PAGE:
Rock-ons missing in Web-GUI after reinstallation


On an Opensuse TW 5.0.5-0 version, I had to restart a Rockstore reinstallation, following some unfortunate manipulations in ACL and PAM management. After the traditional long wait for the update (see “Updating (Testing) from 5.0.4-0 to 5.0.5-0”), I recovered almost all my resources and plugins, following the few recovery operations described in the manual. Functionally, the plugins (Rockons) are operational, see the list of docker containers in services :

However, it’s impossible to recover the visualization of these containers in the visualization of the WEB-GUI Rock-ons page, which remains completely empty with the message “There are no Rock-ons installed currently.”

How can I go about bringing up the containers in the “Rock-ons” management, so that I can modify and adapt the configuration parameters of these extensions?
I’ve created an independent storage resource for the plugins, I can read and modify this directory which I’ve mounted in /mnt2/Rockext/ but I’m having trouble finding the directories and configuration files for these containers!

Another question: (but I think it’s more of an Opensuse question)
I lose my VGA console (ditto in HDMI) after putting the machine in sleep mode systemctl suspend, then a WoL resume (or anything else for that matter). I only find it again after a full reboot, but it’s much less convenient. Is there any way of getting out of standby mode while keeping the physical console?

@philuser, I think you did, but just for clarification, you used the backup/restore options to rebuild your box (along with the pre-requisites the pool imports, Rockon root stuff, etc.)?


@Hooverdan, For almost everything, yes, but I hadn’t taken the time to make a backup before I lost access to the interface, so I wasn’t able to restore. That’s certainly what I’m missing, I’m still surprised that all my containers work. If I don’t have any other alternatives, I’ll just delete my containers before regenerating them in the interface. But is this really the best choice? Wouldn’t it be better to manage containers directly with docker, if you have experience of docker/podman microservices?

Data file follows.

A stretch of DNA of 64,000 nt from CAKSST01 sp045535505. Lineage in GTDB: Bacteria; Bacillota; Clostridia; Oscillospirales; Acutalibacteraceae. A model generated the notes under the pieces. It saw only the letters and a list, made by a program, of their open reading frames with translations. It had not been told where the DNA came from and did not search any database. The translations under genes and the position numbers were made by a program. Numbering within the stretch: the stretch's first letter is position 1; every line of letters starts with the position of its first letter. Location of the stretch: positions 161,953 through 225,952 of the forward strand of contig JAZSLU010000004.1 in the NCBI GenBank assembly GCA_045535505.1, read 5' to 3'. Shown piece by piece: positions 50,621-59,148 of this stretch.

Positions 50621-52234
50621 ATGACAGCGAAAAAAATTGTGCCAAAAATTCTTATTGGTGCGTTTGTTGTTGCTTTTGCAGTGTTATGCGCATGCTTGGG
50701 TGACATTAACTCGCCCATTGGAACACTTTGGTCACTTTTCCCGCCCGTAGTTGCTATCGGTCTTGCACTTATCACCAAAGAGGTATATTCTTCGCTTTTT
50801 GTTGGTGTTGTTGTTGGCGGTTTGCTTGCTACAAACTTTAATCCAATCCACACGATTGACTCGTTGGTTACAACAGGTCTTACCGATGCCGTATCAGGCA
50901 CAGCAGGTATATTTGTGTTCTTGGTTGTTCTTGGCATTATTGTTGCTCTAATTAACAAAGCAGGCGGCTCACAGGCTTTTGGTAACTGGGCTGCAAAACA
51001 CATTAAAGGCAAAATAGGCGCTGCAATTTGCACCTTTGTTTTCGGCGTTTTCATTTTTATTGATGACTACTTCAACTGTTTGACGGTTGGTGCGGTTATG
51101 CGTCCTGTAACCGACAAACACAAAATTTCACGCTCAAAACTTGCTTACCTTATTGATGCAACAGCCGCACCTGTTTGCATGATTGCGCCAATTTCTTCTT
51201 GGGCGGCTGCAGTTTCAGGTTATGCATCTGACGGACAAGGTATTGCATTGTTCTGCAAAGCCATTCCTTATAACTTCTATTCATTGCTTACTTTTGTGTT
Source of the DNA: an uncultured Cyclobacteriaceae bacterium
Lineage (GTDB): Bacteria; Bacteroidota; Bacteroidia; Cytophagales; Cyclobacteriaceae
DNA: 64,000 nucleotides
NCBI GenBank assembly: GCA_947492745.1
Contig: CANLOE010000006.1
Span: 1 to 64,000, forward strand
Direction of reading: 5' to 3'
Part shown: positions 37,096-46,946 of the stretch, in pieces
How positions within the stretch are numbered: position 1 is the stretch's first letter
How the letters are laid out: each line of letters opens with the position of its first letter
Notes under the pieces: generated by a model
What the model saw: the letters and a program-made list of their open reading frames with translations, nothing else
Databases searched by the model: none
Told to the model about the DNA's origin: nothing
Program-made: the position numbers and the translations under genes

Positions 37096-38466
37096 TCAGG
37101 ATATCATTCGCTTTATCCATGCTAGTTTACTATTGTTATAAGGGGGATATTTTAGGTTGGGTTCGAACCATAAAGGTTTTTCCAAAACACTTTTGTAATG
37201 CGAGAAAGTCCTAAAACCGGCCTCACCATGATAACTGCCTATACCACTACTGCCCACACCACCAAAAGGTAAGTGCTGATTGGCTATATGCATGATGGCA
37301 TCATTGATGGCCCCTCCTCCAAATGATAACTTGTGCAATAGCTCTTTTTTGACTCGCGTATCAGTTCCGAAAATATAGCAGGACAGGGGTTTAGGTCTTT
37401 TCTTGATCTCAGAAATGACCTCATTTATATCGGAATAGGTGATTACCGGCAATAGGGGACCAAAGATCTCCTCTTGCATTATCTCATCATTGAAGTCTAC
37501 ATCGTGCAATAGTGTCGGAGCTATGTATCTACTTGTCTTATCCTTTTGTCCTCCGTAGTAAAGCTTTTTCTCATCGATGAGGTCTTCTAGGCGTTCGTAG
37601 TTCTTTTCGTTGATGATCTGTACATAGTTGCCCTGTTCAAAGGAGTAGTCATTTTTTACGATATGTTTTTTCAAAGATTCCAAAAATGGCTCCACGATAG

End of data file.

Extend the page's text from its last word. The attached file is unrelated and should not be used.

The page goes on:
Ah, ok that unfortunately explains it. The Rockon facility uses the underlying database to first store the docker definition and parameters (e.g. ports or shares that need to be specified) and second during installation store the defined parameters (actual ports or shares configured by the user).
Unfortunately, since you couldn’t make a backup before losing the interface, that connection is lost during the reinstall. Thus far, we don’t have any functionality that would allow to inspect the Rockons (aka underlying docker containers) and retrofit that information back into the database.

you could use the docker inspect to figure out your current (and, well, past) setting, if you don’t exactly remember what they were, but to have them exposed in the UI, I believe, your only option is to set them up anew via the WebUI, after removing the current instances, so you don’t run into duplicate container naming issues.

Not sure, how often you mess with your config, but if it’s not too often, then taking a configuration backup that you store someplace else might be good. Of course, not helping with your current problem…

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Thank you for all your comments, which have given me a good idea of what to do next and how to get my containers back on track.

Is there any documentation explaining how and where rockstore manages its underlying information base?

With the docker, update, exec commands and others, I’ve been able to adapt the operation of my containers, to already retrieve some of the data stored in them, but also to match my new arrangements.

I’m curious and very interested to understand more deeply how rockstor handles this, possibly manually pulling up the information to restore my containers in rockstore. Is the documentation to do this accessible?

Glad to hear you made some progress and hopefully a path to full recovery of your settings.

@Flox did publish the Rockon framework implementation after some changes that he had implemented. I believe, bar some bug fixes and enhancements, the framework still holds up even though the post is from a few years ago. You can read about it here: